Have baby, will travel

With a little preparation and patience, you can leave home again.

After welcoming a new baby into their lives, many parents are tempted to say goodbye to the idea of traveling outside, say, a four-mile radius of home — not to mention a several-hour trip to grandma’s. If it’s this exhausting to care for a baby in their own home, they think, how in the world can it be accomplished in a cramped car or — God forbid — in an airplane?

But if traveling is a part of your life, there’s no reason to put it off once baby arrives. I should know: My 4-year-old, Lucy, has logged enough frequent-flyer miles to earn two free tickets, accompanying me on trips since she was 8 weeks old.

Apparently, Lucy’s not the only seasoned young traveler. “Children who travel from infancy learn to be at ease with airplanes, time changes and new environments,” says Theresa Detchemendy, president of Rascals in Paradise, a San Francisco travel agency specializing in family trips.

Still, there are tips to making family travel as stress-free and enjoyable as possible.

Plane talk

Diaper changing may be your biggest challenge on board an airplane. Although planes on most international and transcontinental routes have changing tables in the lavatories, on shorter flights you’ll face diaper changing at your seat or on your lap in the bathroom.

Regardless of how impossible it sounds, it is doable. But be sure to bring lots of diapers and wipes, as well as a change of baby clothes in case of emergency. Erin Harding of Boulder, Colo., had to buy a Chicago Bulls sweat suit for 18-month-old Joe at O’Hare International after a messy blowout.

Keeping toddlers entertained also can be a challenge. Betsy Keller of Greenwich, Conn., buys inexpensive plastic toys for 22-month-old Ryan so he’ll have something new to play with that she doesn’t care about losing. Children’s magazines, such as Sesame Street and Ladybug, are also good entertainment for older kids. Along with toys, pack plenty of snacks and juice. Most airlines offer children’s meals that can be ordered in advance, but you’ll want back-ups. Nurse your baby or offer a bottle during takeoff and landing to alleviate pressure on the ears.

A couple traveling with a lap child should reserve an aisle and window seat and hope the middle seat stays open. (Be sure to alert the gate crew on check-in that you’re traveling with a baby.) Bring your car seat on board in case you do find an open seat — your baby is safer in it than on your lap. If the plane is crowded, you can always check the car seat at the gate.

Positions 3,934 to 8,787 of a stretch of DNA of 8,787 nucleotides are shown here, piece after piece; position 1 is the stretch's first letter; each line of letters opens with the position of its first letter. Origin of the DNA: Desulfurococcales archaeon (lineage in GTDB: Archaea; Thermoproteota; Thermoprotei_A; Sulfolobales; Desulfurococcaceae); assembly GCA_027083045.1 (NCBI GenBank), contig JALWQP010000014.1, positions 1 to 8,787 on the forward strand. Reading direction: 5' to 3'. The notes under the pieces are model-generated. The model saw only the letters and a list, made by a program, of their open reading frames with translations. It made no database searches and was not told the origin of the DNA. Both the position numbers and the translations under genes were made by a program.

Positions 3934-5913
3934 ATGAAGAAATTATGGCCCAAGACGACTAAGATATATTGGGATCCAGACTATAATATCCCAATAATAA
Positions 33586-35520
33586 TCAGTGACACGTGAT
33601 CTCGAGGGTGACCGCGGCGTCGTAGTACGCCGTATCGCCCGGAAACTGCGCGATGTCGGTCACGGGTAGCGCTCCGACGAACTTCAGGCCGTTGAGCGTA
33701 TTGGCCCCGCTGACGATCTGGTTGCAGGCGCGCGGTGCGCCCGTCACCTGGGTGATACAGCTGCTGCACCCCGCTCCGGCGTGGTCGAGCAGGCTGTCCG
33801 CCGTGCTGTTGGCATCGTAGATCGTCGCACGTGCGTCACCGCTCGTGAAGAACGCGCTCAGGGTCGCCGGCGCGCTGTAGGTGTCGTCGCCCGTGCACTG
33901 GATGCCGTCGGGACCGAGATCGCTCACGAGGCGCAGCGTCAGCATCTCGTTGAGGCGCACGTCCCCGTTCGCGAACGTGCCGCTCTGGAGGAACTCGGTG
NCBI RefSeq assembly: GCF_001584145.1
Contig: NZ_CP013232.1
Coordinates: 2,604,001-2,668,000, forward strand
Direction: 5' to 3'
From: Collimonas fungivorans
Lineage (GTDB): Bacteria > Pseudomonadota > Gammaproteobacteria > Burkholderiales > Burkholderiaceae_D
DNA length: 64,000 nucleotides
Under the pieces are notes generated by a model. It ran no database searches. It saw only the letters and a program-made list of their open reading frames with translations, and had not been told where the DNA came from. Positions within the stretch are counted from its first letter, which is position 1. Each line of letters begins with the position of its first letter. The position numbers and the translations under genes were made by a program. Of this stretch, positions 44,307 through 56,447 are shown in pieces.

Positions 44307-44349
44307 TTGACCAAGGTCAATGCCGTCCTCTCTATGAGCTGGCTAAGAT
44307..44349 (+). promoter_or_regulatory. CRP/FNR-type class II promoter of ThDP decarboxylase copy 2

Unfortunately, the only way to guarantee a space for a car seat is to purchase a seat, but some airlines do offer a discount for children under the age of 2 to encourage this. (You’ll probably pay full fare for children ages 2 and older, but be sure to ask about any special discounts or “kids-fly-free” promotions when you book your flight.) Although some people swear by getting seats next to the bulkhead, keep in mind that the armrests don’t flip up, so you won’t be able to lay a toddler down on your lap.

On long flights, although it’s harder on you, consider taking the red-eye. Put your children in pajamas, give them their favorite “snugly,” and, chances are, they’ll sleep. Harding uses the “parrot principle,” draping a blanket over the seat to shut out noise and light.

Don’t try to pack too much — borrow, rent or make do wherever you can. But be sure to bring along those essential “loveys.” Susan Sheerin’s son Will, 10 months, has a lamb’s-wool rug that he has slept on since the day he was born, and when she took him on a recent business trip away from home in Boulder, Colo., to New York, it came along to create his own personal comfort zone.

Hittin’ the road

Car trips may be less daunting than air travel but can require more stamina, especially on long journeys. Dorothy Jordon, publisher of the Family Travel Times newsletter, offers these tips when traveling by car with children:

  • Make sure the children are comfortable — that they can see out of the windows, are shielded from the sun and have pillows for naps. Put games and toys within their reach.
  • Plan to arrive at your destination by early evening. Children tend to get hungry and cranky by 5 p.m., and hotels and motels begin to fill up.
  • Plan to stop at least every two hours, and never travel more than six to eight hours a day. Build in time for stops to burn off energy, as well as for detours to visit street fairs or playgrounds —anything to break up the trip.
  • Never sit in traffic — pull over and throw a ball around, jump-rope or have a picnic.
  • The only safe way to breastfeed on the road is to pull over at a rest stop. Or you can express milk ahead of time and have bottles ready for whenever your little one gets hungry. Be sure to keep your child in a car seat; don’t take her out unless you have pulled over and stopped.

The bottom line: If traveling is something you want to share with your kids, it’s never too early to start. As Detchemendy says, “My children may not remember the traveling we did when they were young, but I’m convinced it made an impression on their souls.”